# Mysteries of the US Pyramids INTHEUSA

```I N
Concept:
The age and gender distribution of a
national population affects its
growth rate. By creating age-sex distribution charts (often called “population pyramids”) you can tell much
about a nation’s demographic history and project its future.
Objectives:
Students will be able to:
• Calculate percentages using raw
numbers for each age/gender group
in a given population.
• Construct a population age/gender distribution graph for four different years in U.S. history and one
using future projections.
• Make correlations between the
shapes of the graphs and the characteristics that may have affected
U.S. population patterns at different
time periods.
Subjects:
Math, biology, social studies,
environmental science
Skills:
Graphing, analyzing and interpreting data
Method:
Students construct and interpret
population pyramids and discuss
differences in population characteristics at different points in U.S. history and make projections for the
future.
T H E
U S A
Mysteries of the U.S. Pyramids
Introduction:
To help them make population projections for different countries, demographers
look at the profile of the countries’ residents. What are the ages of the people? How
many are men? How many are women? This information is essential in planning the
size and spending for government programs that serve the population. Demographers use these figures to construct “population pyramids” like the ones students
will create in this activity. These graphs depict the configuration of a country’s population in cohorts (5-year age groups) as impacted by 70 to 80 years of economic,
political and natural events. These graphs can also help predict future population
trends. In this activity, students will construct “population pyramids” for four different points in U.S. history and a pyramid for a projected population in the future.
Through discussion questions, they will analyze and interpret the data and charts
they have created.
Materials:
Student Worksheets (one per student)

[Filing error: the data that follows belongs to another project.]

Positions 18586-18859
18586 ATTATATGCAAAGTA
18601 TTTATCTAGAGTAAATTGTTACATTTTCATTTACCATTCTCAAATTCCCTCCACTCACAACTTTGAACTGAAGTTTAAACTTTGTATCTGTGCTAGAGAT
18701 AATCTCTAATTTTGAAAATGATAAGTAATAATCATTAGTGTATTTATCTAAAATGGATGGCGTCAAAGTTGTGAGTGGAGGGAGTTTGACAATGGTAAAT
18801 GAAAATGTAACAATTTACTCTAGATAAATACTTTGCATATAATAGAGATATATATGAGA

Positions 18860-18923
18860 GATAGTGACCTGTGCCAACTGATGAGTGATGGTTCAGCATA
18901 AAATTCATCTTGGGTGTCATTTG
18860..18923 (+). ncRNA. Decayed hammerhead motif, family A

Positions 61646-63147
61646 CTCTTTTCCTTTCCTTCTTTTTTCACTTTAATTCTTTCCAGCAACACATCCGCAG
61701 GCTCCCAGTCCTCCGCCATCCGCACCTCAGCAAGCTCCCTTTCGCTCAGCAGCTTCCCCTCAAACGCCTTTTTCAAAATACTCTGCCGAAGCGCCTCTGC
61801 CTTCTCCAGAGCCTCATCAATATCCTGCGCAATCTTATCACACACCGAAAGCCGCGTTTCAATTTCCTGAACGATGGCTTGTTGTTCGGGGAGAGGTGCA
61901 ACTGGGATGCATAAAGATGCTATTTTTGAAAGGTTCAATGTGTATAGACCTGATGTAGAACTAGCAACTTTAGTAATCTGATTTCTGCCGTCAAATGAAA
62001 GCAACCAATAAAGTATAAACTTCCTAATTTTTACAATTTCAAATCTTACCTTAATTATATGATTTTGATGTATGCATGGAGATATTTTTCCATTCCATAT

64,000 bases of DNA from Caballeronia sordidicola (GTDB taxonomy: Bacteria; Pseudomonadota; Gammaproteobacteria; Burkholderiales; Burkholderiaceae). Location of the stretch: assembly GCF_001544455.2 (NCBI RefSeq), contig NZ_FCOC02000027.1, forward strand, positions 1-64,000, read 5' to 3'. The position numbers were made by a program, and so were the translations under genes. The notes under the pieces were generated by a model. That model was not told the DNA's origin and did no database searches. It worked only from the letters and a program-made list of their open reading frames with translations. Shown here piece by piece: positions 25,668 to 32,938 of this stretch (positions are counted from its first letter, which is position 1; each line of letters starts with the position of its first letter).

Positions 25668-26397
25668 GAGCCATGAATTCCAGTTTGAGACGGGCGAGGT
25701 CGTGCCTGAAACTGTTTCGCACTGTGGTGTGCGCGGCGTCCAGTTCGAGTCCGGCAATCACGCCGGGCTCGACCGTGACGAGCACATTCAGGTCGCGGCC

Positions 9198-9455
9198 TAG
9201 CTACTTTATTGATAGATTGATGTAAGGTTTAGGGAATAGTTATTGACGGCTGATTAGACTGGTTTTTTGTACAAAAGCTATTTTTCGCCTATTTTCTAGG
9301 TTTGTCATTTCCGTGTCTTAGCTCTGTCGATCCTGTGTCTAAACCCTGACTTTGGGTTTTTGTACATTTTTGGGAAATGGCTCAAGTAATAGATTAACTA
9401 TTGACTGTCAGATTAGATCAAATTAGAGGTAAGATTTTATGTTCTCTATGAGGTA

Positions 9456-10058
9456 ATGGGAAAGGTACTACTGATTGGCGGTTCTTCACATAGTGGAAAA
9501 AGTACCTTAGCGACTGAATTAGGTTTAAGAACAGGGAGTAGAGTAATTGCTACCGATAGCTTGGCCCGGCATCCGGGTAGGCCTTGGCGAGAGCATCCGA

Graph paper
Colored pencils or markers
Calculator
Procedure:
1. Display the sample world population pyramid and explain that this is a kind of graph
used by demographers to study the distribution of people across age categories.
2. Assign each student or group of students one of the five years (1880, 1920, 1960,
2000 or 2050) and distribute graph paper and a copy of the student worksheet for
that year.
3. The figures on the worksheet represent the population (in thousands) of each age
group within each gender for each particular year. In order to construct the U.S.
pyramid for that year, demographers must first calculate the percentage of the
population in each gender in each age group.
Example: According to the worksheet, the United States’ total population in 1880
was 50,155,000. The population of males ages 0-4 was 3,508,000.
Population
3,508,000 = 0.07 or 7%
50,155,000
Quality of Life
You may have students complete these calculations for each cohort (age group),
or, in the interest of time, provide them with the percentages.
&copy; Population Connection, 2014
Mysteries of the U.S. Pyramids
4. Using the graph paper provided, students can construct a population pyramid as in the example. A line
drawn down the middle of the graph separates the male and female populations. The percentages of the population will be plotted along the X-axis — females to the right, males to the left of the center line. The age
groups will be running up the Y-axis with the youngest at the bottom, oldest at the top. (See “World Population Pyramid” sample.)
5. Have students graph the percentage data for their assigned year.
6. Have students hold up their finished graphs for all to see while going through the follow-up questions in class.
World Population Pyramid
AGE
MALE
FEMALE
75+
70-74
65-69
60-64
55-59
50-54
45-49
40-44
35-39
30-34
25-29
20-24
15-19
10-14
5-9
0-4
9
8
7
6
5
4
3
2
1
0
1
2
3
4
5
6
7
8
9
Percentage of Population
Source:
U.S. Census Bureau; www.census.gov, 2012
&copy; Population Connection, 2014
Mysteries of the U.S. Pyramids, page 2
Sample Pyramids
AGE
1880
MALE
FEMALE
AGE
75+
70-74
65-69
60-64
55-59
50-54
45-49
40-44
35-39
30-34
25-29
20-24
15-19
10-14
5-9
0-4
9
AGE
1920
MALE
FEMALE
75+
70-74
65-69
60-64
55-59
50-54
45-49
40-44
35-39
30-34
25-29
20-24
15-19
10-14
5-9
0-4
8
7
6
MALE
5
4
3
2 1 0 1 2 3 4 5
Percentage of Population
1960
6
7 8 9
9 8
FEMALE
AGE
75+
70-74
65-69
60-64
55-59
50-54
45-49
40-44
35-39
30-34
25-29
20-24
15-19
10-14
5-9
0-4
7 6 5 4 3 2 1 0 1 2 3 4 5 6 7 8 9
Percentage of Population
2000
MALE
FEMALE
75+
70-74
65-69
60-64
55-59
50-54
45-49
40-44
35-39
30-34
25-29
20-24
15-19
10-14
5-9
0-4
9 8
7 6 5 4 3 2 1 0 1 2 3 4 5 6 7 8 9
Percentage of Population
AGE
9
8
7
6
5
4
3
2
1
0
1
2
3
4
5
6
7
8
9
Percentage of Population
2050
MALE
FEMALE
75+
70-74
65-69
60-64
55-59
50-54
45-49
40-44
35-39
30-34
25-29
20-24
15-19
10-14
5-9
0-4
9
8
7
6
5
4
3
2
1
0
1
2
3
4
5
6
7
8
9
Percentage of Population
&copy; Population Connection, 2014
Mysteries of the U.S. Pyramids, page 3
Discussion Questions:
1. Which of the graphs look most like pyramids? Does that indicate slow or rapid population growth during
those time periods? Why? Which graph looks most like the current world population graph shown in the